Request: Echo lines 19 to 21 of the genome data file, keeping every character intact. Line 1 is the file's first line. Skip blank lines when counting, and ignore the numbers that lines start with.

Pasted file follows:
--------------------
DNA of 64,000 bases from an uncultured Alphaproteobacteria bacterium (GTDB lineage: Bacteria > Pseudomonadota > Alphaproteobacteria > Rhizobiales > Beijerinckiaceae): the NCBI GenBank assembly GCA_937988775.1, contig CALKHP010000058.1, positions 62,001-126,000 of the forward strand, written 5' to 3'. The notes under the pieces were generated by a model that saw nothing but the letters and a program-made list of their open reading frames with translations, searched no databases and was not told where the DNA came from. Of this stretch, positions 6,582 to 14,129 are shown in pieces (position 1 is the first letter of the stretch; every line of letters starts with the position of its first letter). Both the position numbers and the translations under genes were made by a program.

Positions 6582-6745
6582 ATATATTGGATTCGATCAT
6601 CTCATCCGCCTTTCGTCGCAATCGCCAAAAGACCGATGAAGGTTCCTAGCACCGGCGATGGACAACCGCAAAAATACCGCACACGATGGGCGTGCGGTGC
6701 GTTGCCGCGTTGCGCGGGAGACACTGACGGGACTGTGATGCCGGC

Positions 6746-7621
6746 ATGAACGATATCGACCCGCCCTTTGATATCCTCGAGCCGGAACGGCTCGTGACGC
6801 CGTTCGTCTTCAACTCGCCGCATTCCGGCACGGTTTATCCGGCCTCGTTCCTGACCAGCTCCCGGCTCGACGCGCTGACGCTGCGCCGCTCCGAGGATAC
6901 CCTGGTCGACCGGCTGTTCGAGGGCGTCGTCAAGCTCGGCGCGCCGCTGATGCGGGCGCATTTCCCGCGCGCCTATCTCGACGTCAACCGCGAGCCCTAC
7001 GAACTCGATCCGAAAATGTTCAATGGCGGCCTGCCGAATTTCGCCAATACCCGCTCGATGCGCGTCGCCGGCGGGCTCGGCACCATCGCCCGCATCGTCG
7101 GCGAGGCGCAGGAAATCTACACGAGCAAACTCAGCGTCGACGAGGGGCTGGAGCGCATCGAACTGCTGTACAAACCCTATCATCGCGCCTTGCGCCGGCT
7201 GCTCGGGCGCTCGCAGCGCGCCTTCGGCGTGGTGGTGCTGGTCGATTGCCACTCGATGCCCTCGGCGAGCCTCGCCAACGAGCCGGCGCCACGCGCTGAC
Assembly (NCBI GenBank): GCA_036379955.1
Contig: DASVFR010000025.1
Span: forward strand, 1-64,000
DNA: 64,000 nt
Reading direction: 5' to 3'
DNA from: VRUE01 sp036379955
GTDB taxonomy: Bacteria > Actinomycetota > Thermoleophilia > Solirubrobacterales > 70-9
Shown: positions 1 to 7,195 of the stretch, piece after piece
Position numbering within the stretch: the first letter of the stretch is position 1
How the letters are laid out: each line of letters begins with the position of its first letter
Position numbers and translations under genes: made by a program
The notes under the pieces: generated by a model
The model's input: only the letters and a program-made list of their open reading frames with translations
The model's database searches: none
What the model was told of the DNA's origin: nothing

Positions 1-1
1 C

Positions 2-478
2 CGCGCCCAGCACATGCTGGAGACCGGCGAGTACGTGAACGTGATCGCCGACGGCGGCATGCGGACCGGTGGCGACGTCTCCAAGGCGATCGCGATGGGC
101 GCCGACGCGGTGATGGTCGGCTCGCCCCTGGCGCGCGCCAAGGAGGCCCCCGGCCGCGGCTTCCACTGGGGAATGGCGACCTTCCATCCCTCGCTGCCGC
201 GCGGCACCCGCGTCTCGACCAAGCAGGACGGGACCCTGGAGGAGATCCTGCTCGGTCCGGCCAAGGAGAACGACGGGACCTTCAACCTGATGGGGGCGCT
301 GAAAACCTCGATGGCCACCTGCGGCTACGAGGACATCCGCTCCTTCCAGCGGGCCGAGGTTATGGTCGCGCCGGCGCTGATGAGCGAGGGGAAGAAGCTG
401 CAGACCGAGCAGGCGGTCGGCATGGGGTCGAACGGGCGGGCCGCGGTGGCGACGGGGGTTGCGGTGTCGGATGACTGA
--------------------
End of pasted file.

GTDB taxonomy: Bacteria > Actinomycetota > Thermoleophilia > Solirubrobacterales > 70-9
Shown: positions 1 to 7,195 of the stretch, piece after piece
Position numbering within the stretch: the first letter of the stretch is position 1